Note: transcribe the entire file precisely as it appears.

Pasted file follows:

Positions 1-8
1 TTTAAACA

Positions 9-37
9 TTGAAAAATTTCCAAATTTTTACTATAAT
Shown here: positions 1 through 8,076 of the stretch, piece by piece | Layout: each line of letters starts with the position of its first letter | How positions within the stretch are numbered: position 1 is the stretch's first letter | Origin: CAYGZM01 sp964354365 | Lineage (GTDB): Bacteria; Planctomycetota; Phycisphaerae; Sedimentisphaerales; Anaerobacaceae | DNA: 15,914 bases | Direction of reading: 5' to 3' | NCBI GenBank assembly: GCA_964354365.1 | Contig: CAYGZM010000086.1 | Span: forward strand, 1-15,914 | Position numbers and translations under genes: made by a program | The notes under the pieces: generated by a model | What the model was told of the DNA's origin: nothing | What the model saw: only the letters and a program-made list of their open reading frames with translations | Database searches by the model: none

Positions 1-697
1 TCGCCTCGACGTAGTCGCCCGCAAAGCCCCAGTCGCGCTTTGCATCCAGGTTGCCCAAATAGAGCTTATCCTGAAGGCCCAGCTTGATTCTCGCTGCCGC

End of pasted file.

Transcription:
Positions 1-8
1 TTTAAACA

Positions 9-37
9 TTGAAAAATTTCCAAATTTTTACTATAAT
Shown here: positions 1 through 8,076 of the stretch, piece by piece | Layout: each line of letters starts with the position of its first letter | How positions within the stretch are numbered: position 1 is the stretch's first letter | Origin: CAYGZM01 sp964354365 | Lineage (GTDB): Bacteria; Planctomycetota; Phycisphaerae; Sedimentisphaerales; Anaerobacaceae | DNA: 15,914 bases | Direction of reading: 5' to 3' | NCBI GenBank assembly: GCA_964354365.1 | Contig: CAYGZM010000086.1 | Span: forward strand, 1-15,914 | Position numbers and translations under genes: made by a program | The notes under the pieces: generated by a model | What the model was told of the DNA's origin: nothing | What the model saw: only the letters and a program-made list of their open reading frames with translations | Database searches by the model: none

Positions 1-697
1 TCGCCTCGACGTAGTCGCCCGCAAAGCCCCAGTCGCGCTTTGCATCCAGGTTGCCCAAATAGAGCTTATCCTGAAGGCCCAGCTTGATTCTCGCTGCCGC